In this social media driven parenting age, it’s easy to feel like you’re doing something terribly wrong when parenting is hard. After all, everyone else is posting that their children are awesome, that they bring them joy every day, blah, blah, blah. So when you have a moment of realization that you’re not really–ahem–enjoying or even liking your kids so much right now, you think there’s something wrong with you.
But lean in. Let me tell you a secret… At least once every 2 weeks, most moms think “I’m the worst mom in the world… all my kids have done is watched too many tv shows, and I snapped at them too often…” That’s basically what every mom feels. You’re not alone. And the other part of the secret is that it’s okay. It’s totally alright that moms are imperfect and in need of a little bit of coffee and a whole lot of Jesus everyday. You will feel better after reading the 5 mom true confessions below.
It’s totally alright that moms are imperfect and in need of a little bit of coffee and a whole lot of Jesus everyday.
Momfession #1: You always love your children, but you don’t always like them.
That’s right. I said it. Sometimes I don’t like my kids. They can be selfish, moody, antagonistic, and defiant. Who wants to be around that? But underneath the struggle, you always love them and keep persevering toward better days. One silver lining I’ve noticed is that my level of “like” for my kids tends to go in cycles: When one is driving me crazy, the other is pretty delightful. Until next month when they change roles. Either way, it keeps me mindful that even their most unsavory stages are temporary. Kind of like me and PMS. (I guess we all need grace…)
Momfession #2: Some days you’re just phoning it in.
I don’t know about you, but my level of enthusiasm for A+ parenting practices is a little unstable. For a few weeks, we’ll be all nutritious dinners and organization around here, then mom just hits the skids. Suddenly people are ironing dirty shorts for school and eating an inadvisable number of Pop Tarts. It’s absolutely all you can manage, and you’re just grateful to make it to bedtime without a more significant disaster. You know what? It’s okay. You’ll get your mama mojo back in a few days and start fresh with a better plan. Take a deep breath, put that frozen pizza in the oven, and just do the next thing.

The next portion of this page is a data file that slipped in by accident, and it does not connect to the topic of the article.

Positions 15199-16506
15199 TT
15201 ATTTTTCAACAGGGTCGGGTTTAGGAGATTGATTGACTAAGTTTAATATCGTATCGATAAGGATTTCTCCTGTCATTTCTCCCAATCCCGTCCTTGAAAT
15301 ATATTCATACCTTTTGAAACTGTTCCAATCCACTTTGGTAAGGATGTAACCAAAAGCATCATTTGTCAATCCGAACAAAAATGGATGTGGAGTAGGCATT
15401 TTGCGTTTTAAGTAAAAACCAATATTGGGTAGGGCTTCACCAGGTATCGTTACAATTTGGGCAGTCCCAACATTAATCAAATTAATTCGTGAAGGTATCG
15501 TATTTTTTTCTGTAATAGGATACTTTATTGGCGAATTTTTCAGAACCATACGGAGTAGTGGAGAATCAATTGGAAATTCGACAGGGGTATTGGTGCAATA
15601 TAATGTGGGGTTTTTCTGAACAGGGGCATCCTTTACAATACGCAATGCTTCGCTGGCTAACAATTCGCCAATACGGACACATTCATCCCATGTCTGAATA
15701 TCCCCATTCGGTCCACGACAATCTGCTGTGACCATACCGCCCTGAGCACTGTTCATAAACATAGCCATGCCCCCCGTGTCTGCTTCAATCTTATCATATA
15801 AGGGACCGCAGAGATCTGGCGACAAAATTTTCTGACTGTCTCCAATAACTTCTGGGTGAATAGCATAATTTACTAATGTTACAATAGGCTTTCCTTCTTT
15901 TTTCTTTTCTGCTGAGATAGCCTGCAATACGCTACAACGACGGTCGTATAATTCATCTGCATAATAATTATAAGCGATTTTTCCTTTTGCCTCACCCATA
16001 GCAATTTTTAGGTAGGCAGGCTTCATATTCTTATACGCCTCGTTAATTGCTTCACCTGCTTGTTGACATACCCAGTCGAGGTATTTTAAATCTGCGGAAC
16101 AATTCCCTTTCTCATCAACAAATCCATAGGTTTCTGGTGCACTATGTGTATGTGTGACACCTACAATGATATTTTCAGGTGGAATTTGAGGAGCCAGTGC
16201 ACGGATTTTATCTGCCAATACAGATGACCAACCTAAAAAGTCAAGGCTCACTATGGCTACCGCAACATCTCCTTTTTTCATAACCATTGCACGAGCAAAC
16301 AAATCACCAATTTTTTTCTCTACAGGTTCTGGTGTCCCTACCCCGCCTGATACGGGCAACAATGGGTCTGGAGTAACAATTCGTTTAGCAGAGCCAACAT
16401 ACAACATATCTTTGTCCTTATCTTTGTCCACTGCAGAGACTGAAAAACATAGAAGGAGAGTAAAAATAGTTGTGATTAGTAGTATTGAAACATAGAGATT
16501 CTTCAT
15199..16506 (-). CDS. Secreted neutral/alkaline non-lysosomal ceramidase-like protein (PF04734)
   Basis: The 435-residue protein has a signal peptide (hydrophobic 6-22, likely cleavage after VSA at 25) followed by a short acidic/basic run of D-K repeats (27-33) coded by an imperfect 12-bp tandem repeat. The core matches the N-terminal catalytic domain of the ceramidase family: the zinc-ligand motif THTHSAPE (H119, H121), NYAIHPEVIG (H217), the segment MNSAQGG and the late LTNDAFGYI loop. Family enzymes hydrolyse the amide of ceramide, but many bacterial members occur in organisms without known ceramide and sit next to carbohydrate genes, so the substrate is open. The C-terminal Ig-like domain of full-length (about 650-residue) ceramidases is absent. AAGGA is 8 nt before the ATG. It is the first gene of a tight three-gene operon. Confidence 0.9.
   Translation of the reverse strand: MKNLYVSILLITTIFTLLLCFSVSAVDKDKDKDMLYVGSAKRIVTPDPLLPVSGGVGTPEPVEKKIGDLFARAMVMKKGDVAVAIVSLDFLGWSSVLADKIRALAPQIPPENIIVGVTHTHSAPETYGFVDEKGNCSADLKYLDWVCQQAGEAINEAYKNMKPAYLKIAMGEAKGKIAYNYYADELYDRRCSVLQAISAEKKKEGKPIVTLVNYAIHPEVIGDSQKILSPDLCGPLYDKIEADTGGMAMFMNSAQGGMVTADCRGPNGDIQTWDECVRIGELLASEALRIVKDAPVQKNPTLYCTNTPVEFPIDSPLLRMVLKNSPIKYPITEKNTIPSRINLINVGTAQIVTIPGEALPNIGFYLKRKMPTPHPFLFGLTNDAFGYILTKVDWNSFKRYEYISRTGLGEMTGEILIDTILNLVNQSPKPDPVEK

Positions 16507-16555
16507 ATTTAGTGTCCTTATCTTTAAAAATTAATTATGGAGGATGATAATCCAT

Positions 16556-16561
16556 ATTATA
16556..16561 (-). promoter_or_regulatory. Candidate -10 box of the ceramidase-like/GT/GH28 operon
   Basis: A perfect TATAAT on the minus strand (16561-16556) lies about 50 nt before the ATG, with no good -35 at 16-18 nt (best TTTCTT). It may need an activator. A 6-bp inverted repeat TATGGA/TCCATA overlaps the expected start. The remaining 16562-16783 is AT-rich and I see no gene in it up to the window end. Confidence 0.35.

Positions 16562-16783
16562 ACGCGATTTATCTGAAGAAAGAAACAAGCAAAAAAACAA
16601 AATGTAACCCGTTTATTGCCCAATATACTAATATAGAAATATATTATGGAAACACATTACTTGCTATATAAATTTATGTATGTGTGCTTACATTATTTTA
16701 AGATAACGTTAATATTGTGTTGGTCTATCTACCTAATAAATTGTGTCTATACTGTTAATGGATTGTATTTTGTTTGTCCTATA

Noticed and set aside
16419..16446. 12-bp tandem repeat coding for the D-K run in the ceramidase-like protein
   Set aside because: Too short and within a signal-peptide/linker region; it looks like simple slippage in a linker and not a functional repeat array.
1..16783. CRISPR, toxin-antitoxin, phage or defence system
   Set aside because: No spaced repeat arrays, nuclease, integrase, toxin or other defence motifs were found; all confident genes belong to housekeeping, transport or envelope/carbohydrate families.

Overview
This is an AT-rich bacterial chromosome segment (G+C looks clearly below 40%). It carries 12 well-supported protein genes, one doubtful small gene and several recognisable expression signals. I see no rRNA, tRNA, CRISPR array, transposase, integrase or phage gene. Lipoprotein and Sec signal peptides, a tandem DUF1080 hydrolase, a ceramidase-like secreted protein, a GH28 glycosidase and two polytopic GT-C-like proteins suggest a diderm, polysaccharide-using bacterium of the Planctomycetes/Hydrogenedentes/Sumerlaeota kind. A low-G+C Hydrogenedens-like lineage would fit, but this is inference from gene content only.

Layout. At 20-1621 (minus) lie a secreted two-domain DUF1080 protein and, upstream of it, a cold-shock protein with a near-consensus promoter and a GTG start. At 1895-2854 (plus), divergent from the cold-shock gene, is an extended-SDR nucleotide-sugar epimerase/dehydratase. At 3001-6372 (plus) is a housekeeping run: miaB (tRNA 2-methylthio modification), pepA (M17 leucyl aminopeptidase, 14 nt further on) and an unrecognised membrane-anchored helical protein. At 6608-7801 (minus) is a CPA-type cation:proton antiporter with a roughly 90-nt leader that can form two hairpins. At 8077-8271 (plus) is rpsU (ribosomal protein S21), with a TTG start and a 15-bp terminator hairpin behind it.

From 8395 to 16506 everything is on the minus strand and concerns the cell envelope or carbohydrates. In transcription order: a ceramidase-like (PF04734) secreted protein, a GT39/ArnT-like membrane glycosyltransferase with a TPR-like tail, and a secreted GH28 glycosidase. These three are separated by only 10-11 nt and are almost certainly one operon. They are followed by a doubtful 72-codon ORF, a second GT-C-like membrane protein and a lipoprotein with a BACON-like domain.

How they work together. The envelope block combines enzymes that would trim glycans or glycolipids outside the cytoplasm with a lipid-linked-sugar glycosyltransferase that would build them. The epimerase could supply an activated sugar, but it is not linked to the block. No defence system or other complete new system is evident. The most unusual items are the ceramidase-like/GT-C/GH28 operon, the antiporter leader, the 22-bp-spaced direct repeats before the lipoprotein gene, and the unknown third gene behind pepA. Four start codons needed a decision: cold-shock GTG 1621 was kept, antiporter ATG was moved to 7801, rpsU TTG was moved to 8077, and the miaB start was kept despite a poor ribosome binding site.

Momfession #3: You worry way too much–and often about the wrong things.
It’s not that there’s never a time to worry as a mom. Heaven knows there are plenty of good reasons. But a lot of the worrying we invest in is toward things we can’t control or change — or things that just don’t matter in the end. That’s a waste of good worrying, mom. Focus on the things you can influence, and pour your energy into a plan to influence those things. The rest of it you have to leave in God’s hands. Pray more, worry less.
Momfession #4: You may have a favorite kid.
Here’s the deal: Your kids are distinct individuals, with different personalities, strengths, weaknesses and interests–and so are you. Some you’ll connect with easily. You’ll just “get” them and they’ll get you. Others will require more effort. You love them all the same because love is a choice, not an emotion. But if you realize that one of them is wired up a lot like someone you’d choose for a good friend, it doesn’t make you a bad mom. It just makes you self-aware. And that awareness can actually help you to do what it takes to develop a better connection to the kid who is harder to reach. Also of interest: Your favorite may change (see #1).
Momfession #5: If you received about 150 fewer “crafts” from your child per year, it would be okay.
I understand how we got here: Preschool teachers, Sunday School leaders, and Moms Morning Out directors need to keep your child busy when they are in class. Totally understandable. The answer? A craft! The problem comes after school and/or church when your child brings their soggy construction paper and glue creation to you, beaming with pride as if it’s a Renoir. Then you, of course, are required to gush with joy and compliments about the sheer beauty of the thing, and then what? Yes. Display it. Forever. Because there is no appropriate time, according to the American Psychological Association*, to allow your child to become aware that craft #46 is in the bottom of the garbage, covered in coffee grounds. So you’re forced to make a choice: Either A) allow your home to drown in a sea of crafts or B) dress as a ninja and unload 75% of your craft collection from your minivan into a dumpster, in a bad part of town, in the middle of the night. *Fact I made up.
Okay, what about you? How do you handle it when you’re just not that thrilled about parenting?
Dana Hall McCain writes about marriage, parenting, faith and wellness. She is a mom of two, and has been married to a wonderful guy for over 18 years.